At its 14th General Chapter, which elected new leadership and set direction for the next six years, the Maryknoll Society laid out the case for an ecology of interconnectedness and committed to an action plan to respond to all life on our changing planet. The following is an excerpt from the Chapter documents.
In June 2019, Pope Francis declared a global “climate emergency,” warning of the disastrous effects of global warming and stating that a failure to act quickly to reduce greenhouse gases would be a “brutal act of injustice towards the poor and future generations.” The 14th General Chapter unequivocally shares Pope Francis’ concern. Furthermore, we affirm the scientific conclusion that climate change is real and presents an existential threat to all life on earth.
Our Christian faith and our love for the poor compel us to respond to the cry of the earth, its people, and its creatures. In God’s eyes, all creatures of the earth are interrelated and in need of mutual care. Laudato Si’ teaches us that ecological sin is ignoring our interconnectedness and relationship with the earth and with fellow human beings and future generations who depend on our good stewardship of God’s gift of creation.
Our response must be immediate, because delay will add to the world’s suffering and make any remedies all the more difficult. Our response must be both personal and communal.
Awareness of our intimate connection with all creation must result in concrete action in and with the communities where we live and serve. Living and preaching an integral human ecology is the new face of contemporary mission. From now on, Maryknoll seeks to integrate the care of creation in all that we are and all that we do.
Women carrying babies make their way through an affected area in Bogra, Bangladesh, where floods have worsened in recent years. (CNS/Mohammad Ponir Hossain, Reuters)
Listening to the cry of the earth and the cry of the poor
From the comfort of our weatherproof homes and air-conditioned cars, with our well-stocked refrigerators and easy access to COVID vaccinations and medical care, it is not easy to hear the cry of the earth and the cry of the poor. In order to truly listen, we must open the doors of our hearts and minds. We must be ready to hear the unexpected. We must be willing to hear the painful moaning of Jesus on the Cross. “Jesus cried out in a loud voice, ‘Eli, Eli, lema sabachthani?’ (which means ‘My God, my God, why have you forsaken me?’)” (Matthew 27:46).
The details of climate change’s impact can be daunting. They can stun the psyche and paralyze the heart. Diminished fresh water availability, coastal area flooding and crop failures are but a few of the projections that scientists are noting. As global warming proceeds, ocean temperatures are rising, massive coral reefs are dying and causing fish populations to decline. The human communities dependent on the ocean for food sources will be left hungry. All across the world, heat waves and extremely powerful storms are being witnessed. Such climate extremes will kill many vulnerable people and creatures in the years to come.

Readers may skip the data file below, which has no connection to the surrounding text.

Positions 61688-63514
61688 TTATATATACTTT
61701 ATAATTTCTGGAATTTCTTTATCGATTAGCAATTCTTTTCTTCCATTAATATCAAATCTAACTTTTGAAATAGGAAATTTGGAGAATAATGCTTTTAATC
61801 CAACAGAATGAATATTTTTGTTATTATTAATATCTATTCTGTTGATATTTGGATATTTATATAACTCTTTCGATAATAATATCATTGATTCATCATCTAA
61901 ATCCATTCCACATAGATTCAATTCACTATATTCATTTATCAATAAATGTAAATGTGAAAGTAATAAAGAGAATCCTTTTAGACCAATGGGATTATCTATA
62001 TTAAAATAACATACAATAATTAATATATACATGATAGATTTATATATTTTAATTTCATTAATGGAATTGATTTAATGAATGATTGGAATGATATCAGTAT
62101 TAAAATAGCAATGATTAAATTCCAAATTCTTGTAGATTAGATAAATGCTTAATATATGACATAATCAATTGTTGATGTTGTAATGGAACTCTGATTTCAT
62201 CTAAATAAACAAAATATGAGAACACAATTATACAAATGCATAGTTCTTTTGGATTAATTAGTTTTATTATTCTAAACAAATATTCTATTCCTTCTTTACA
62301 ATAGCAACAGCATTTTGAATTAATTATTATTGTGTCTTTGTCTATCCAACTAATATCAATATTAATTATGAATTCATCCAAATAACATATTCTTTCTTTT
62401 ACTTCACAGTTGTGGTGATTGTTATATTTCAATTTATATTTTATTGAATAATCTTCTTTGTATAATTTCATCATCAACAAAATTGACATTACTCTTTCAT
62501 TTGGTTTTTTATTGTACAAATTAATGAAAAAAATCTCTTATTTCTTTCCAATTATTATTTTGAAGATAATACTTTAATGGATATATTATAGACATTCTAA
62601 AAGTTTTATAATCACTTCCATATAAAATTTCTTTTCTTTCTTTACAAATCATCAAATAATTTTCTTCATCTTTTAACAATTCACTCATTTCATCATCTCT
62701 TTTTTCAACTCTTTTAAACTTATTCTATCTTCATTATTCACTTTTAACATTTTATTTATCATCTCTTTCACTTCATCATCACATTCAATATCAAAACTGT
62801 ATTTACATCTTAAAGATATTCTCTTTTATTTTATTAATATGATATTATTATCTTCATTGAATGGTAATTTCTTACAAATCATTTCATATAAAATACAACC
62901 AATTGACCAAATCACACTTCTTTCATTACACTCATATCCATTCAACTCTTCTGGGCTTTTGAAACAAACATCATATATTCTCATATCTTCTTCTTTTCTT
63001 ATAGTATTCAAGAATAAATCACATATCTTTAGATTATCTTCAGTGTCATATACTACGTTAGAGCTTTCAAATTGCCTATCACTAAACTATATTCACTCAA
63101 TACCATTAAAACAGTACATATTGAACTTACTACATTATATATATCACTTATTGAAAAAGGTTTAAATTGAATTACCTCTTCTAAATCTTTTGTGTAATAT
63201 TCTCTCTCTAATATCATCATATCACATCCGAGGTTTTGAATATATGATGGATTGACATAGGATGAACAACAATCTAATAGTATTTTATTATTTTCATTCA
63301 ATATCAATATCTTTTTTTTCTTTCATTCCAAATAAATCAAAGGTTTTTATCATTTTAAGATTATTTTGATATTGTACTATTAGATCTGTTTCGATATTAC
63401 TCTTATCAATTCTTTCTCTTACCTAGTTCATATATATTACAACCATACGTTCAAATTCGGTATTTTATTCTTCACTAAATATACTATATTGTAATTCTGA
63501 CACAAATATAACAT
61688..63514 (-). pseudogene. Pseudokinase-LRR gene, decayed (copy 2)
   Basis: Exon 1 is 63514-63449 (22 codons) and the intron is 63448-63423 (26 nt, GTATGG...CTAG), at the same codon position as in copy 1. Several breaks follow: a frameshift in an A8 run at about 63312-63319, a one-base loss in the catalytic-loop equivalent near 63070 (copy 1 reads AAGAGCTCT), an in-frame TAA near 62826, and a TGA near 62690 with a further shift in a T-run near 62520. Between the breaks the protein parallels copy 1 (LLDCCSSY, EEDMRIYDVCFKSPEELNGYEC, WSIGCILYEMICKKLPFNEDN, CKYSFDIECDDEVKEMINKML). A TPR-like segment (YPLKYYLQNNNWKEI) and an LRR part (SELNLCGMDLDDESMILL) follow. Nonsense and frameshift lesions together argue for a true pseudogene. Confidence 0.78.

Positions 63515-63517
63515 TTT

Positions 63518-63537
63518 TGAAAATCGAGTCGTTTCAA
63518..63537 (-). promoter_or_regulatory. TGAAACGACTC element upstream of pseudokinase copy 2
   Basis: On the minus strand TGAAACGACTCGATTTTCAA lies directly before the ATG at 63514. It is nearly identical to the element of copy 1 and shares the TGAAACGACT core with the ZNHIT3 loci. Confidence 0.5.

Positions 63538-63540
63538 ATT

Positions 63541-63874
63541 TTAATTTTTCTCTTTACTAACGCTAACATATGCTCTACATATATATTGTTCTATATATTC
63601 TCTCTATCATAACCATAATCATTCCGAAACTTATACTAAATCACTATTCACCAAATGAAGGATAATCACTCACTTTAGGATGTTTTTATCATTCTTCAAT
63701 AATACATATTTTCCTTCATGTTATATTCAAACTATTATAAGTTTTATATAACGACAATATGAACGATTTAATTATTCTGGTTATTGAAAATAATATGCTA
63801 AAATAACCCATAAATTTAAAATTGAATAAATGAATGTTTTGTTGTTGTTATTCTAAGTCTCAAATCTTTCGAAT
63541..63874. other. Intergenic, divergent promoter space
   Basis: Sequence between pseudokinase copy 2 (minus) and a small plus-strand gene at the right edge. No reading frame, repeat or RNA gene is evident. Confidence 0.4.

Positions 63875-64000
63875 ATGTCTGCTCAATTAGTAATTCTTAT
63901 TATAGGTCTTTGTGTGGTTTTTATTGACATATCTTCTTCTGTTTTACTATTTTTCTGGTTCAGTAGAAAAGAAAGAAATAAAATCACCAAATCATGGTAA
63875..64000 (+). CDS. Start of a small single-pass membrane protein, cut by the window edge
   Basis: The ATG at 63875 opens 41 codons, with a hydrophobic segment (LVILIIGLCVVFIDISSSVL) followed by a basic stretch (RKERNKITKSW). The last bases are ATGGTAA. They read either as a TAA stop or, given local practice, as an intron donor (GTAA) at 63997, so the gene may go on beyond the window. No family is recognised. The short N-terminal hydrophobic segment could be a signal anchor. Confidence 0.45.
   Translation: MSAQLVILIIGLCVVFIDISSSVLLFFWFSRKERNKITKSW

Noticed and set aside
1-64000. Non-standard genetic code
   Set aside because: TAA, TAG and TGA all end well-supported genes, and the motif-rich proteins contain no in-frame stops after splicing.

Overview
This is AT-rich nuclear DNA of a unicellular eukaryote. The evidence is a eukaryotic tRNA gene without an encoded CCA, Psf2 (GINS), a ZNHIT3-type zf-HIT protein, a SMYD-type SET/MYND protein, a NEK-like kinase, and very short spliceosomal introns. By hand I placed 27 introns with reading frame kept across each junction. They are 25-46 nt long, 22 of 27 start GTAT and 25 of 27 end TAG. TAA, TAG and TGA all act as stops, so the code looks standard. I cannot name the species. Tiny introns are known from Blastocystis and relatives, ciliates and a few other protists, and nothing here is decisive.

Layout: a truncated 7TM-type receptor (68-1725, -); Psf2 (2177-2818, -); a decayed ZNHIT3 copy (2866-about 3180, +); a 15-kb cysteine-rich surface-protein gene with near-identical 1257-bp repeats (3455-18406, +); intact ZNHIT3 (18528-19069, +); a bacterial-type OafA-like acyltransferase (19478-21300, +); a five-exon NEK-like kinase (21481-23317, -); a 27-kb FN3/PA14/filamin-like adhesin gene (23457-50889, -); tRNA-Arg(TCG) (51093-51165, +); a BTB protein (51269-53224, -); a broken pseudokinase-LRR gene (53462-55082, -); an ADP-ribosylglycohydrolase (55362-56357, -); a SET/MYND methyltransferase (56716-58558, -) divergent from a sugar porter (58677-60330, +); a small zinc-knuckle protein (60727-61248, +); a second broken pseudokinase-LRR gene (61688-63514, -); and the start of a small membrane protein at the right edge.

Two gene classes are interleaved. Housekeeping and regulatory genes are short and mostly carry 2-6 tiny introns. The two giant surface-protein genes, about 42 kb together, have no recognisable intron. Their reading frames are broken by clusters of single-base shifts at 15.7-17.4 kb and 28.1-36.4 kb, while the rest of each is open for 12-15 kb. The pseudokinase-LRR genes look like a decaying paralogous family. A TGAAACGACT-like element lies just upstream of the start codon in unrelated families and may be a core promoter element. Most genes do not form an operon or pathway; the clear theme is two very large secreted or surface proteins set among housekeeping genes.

As missioners, we are called to look with new eyes upon all of creation. Mission calls us to cherish, revere and renew the earth. We are challenged anew to listen with open hearts and to recognize that the cry of the earth is the voice of Our Lord calling out to us from the Cross.
A file photo shows smoke billowing from a fire in an area of the Amazon rainforest near Porto Velho, Brazil. The COVID-19 pandemic and ongoing global crises indicate that Pope Francis’ encyclical on caring for creation urgently needs to be implemented worldwide, a panel of church leaders said at a June 18, 2020, Vatican news conference. (CNS photo/Bruno Kelly, Reuters) See VATICAN-ECOLOGY-GUIDE June 18, 2020
Identifying with the cry of the earth and the cry of the poor
After we recognize Jesus in agony on the Cross in the cries of the earth and the poor, we must not cover our eyes or retreat into our comfortable homes. As Christians, we are called to realize our oneness with the Suffering One — to identify with Christ, the poor, and all creation. “I pray that they will all be one, just as you and I are one — as you are in me, Father, and I am in you. And may they be in us so that the world will believe…” (John 17:21). Jesus’ prayer demands that we feel within our minds and hearts the horror of the ecological devastation that is being perpetrated upon Mother Earth.
In connecting the cry of the earth and the cry of the poor, Pope Francis presents an integral human ecology as the new face for contemporary mission, which recognizes that all creation is interrelated and that our good stewardship is a Christian imperative (Genesis 1:26-31). In order to identify with the cry of the poor and the cry of the earth, we must realize that we don’t just inhabit the earth, but we are of the earth. When the earth suffers exploitation, we all ultimately suffer. This is most evident in those people who are impoverished and living on the margins of society. In the spirit of the book of Exodus, where God hears the cry of the oppressed and responds to their suffering (Exodus 3:7-9), we must identify with the suffering of the earth and the suffering of the poor within our own bodies, and in this way we will realize that our very existence and salvation depend upon taking seriously this responsibility (Romans 8:19-23).
To read more about the Vatican’s Laudato Si’ Action Platform go to: https://laudatosiactionplatform.org/
Featured image: An aerial view contrasts lush rainforests and deforested land in the Amazon region near Porto Velho in Brazil. (CNS/Bruno Kelly, Reuters)